Dec 30, 2017, 11:23 AM
News Code: 82779949
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Can OIC make a difference?
Tehran, Dec 30, IRNA - As the second-largest inter-governmental organization after the United Nations and with a membership of 57 states on four continents, Organisation of Islamic Cooperation (OIC) member states could not in reality produce much sustained effect and impact with respect to the purposes it was established for, i.e., safeguarding and protecting the interests of the Muslim world in the spirit of promoting international peace and harmony among people around the globe.

By replacing 'cooperation' with 'conference' in the organization's title in 2011, along with changing the logo and adding a picture of the Kaaba in the center, member states have pursued modifying the OIC's overall policy or strengthening its diplomatic and political influences. Notwithstanding, it has produced no or less tangible fruit in the sense that such a change, in essence, would mean adding more power and strength to the OIC or a more serious will for collaboration and unity. However, there have been some steps taken since 2005, such as image building in the international community and the promotion of cooperation among member states in various fields.

In the case of Palestine and Al-Aqsa and the policies adopted by the OIC, a short review of the history of the OIC establishment would contribute to a better understanding of where the OIC stands considering current regional developments.

Everything began with the Balfour Declaration of 1917 by Britain and the following events that resulted in the declaration of the state of Israel, and then the 1967 Six-Day War launched pre-emptively by Israel. From the beginning, Israel has only been following a Zionist plan designed by the West. It was, in fact, a real threat to Al-Aqsa, and the process is still ongoing.

Where does the OIC stand regarding regional developments?

Following arson on Aug. 21, 1969, on Al-Aqsa Mosque, regardless of whatever the reason and whoever was behind that arson, which is not the subject of this contribution, Muslim states held a historic summit in Rabat, Morocco, on Sept. 25 1969, and as a result, the OIC was established by a decision at that summit. The nature of its establishment has been admirable, but the management and operation of the OIC for regional peace and stability is by no means worth acclamation, but rather, subject to severe criticism.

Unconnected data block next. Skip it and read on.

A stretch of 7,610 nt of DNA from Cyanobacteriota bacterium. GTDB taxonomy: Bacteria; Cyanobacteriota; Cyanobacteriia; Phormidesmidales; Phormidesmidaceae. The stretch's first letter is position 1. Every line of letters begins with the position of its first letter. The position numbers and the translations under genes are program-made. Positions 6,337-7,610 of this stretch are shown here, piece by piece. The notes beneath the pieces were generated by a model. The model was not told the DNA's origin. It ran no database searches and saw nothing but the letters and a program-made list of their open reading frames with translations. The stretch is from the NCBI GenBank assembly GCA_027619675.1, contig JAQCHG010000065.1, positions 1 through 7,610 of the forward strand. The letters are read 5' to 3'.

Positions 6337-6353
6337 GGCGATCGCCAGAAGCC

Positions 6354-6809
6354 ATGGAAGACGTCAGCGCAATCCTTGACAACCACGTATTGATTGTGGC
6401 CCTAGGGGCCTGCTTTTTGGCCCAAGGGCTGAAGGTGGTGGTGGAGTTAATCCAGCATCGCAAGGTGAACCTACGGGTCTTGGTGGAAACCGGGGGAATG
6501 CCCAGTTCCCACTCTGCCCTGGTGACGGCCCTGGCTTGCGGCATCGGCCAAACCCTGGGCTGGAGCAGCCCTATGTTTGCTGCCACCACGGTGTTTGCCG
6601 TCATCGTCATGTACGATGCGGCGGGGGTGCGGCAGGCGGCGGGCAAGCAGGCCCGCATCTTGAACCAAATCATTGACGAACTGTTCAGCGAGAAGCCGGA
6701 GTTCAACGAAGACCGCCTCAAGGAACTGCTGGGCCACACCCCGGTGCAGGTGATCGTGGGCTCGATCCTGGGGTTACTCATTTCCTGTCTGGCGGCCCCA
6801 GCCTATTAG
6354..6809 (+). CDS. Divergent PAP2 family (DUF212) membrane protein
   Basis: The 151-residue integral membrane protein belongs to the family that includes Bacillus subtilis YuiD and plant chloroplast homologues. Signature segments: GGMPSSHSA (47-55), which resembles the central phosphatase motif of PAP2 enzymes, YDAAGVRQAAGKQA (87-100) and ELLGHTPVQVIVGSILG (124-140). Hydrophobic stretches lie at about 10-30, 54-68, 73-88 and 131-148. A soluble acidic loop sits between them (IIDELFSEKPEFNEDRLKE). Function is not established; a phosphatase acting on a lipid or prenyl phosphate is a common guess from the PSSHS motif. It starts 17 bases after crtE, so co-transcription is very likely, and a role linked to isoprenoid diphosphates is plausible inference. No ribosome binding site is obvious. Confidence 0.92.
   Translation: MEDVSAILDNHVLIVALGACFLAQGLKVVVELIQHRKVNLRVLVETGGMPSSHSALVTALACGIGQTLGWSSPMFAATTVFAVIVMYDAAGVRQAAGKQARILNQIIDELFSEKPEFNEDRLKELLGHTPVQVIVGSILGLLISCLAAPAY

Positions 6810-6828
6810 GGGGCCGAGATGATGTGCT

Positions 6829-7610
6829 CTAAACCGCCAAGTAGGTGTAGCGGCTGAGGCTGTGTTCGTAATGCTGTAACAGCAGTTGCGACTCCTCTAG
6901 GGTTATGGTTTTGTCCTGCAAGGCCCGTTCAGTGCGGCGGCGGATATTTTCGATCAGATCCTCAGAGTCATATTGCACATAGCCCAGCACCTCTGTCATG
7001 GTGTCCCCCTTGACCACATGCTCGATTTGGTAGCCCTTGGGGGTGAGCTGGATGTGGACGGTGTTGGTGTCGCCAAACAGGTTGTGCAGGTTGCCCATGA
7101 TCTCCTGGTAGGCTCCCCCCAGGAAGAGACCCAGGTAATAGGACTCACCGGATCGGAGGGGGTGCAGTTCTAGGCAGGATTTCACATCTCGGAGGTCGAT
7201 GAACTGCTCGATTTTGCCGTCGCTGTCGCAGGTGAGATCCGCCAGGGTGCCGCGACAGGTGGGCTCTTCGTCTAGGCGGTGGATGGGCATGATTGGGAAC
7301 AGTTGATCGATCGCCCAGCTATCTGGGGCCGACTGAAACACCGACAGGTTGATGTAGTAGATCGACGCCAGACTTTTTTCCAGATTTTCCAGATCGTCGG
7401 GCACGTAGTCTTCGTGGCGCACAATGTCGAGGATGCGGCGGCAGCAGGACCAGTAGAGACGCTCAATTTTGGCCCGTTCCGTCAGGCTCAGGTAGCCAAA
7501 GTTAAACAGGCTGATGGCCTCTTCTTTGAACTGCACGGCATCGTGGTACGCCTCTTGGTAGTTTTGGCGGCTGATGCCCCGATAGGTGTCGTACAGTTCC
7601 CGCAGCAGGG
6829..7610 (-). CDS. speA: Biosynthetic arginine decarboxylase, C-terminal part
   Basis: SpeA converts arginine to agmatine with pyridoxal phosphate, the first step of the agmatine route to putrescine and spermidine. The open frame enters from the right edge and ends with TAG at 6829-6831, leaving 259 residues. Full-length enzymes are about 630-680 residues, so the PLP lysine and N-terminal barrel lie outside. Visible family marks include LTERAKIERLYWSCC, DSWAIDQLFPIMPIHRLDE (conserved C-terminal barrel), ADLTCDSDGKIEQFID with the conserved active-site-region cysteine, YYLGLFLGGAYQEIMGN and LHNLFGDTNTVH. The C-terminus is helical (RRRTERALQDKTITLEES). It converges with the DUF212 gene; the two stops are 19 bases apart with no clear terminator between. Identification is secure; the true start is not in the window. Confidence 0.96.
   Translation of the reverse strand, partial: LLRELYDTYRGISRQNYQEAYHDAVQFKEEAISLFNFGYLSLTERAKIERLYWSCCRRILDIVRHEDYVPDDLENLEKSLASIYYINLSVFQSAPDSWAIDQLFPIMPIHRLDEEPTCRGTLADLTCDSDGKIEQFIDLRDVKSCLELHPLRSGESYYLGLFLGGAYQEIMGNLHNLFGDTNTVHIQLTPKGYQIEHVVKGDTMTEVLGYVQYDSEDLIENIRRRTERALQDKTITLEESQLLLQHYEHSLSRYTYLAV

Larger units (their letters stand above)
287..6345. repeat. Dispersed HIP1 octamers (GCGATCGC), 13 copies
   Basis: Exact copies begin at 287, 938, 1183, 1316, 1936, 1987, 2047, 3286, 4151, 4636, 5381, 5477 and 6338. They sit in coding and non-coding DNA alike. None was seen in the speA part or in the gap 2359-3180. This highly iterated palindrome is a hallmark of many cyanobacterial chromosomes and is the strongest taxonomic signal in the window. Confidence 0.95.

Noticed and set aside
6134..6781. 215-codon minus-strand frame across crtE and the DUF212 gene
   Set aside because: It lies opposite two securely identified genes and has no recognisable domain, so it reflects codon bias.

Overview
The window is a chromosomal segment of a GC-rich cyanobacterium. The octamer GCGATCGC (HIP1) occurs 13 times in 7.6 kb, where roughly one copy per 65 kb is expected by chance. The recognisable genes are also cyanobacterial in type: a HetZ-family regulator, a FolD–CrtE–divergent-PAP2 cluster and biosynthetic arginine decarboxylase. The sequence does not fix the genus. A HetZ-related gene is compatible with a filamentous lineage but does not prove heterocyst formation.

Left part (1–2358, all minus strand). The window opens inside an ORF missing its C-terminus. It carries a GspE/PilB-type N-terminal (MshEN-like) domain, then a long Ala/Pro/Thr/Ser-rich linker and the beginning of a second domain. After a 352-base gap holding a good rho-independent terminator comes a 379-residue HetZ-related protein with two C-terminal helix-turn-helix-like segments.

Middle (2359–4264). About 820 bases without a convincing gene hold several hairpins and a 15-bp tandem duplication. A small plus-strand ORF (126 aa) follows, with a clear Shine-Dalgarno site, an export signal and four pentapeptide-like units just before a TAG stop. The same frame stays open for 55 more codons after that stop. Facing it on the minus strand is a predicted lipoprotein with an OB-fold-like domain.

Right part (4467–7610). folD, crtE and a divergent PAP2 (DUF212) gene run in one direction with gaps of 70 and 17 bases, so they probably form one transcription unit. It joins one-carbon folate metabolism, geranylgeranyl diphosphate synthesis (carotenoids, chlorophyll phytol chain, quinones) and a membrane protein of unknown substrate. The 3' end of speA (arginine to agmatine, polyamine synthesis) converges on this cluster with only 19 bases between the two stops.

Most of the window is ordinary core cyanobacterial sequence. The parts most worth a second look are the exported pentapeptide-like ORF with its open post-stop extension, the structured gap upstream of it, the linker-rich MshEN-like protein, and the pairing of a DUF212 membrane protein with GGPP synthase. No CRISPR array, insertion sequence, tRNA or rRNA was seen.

Considering the OIC's key bodies – the Islamic Summit, Council of Foreign Ministers (CFM), General Secretariat, Al-Aqsa Committee and three permanent committees concerned with science and technology, economy and trade, and information and culture in addition to specialized organs under the banner of the OIC, including the Islamic Development Bank and the Islamic Educational, Scientific and Cultural Organization, and subsidiary and affiliate organs that play a vital role in boosting cooperation in various fields among the OIC member states – it could or should have worked much better than what it has exhibited since its establishment.

On the other hand, the OIC's 2025 program is anchored in the provisions of the OIC Charter and focuses on 18 priority areas with 107 goals. The priority areas include peace and security, Palestine and Al-Aqsa, poverty alleviation, counterterrorism, investment and finance, food security, science and technology, climate change and sustainability, moderation, culture and interfaith harmony, empowerment of women, joint Islamic humanitarian action, human rights and good governance, among others. But how much have the OIC and member countries been attempting or intending to accomplish these priorities?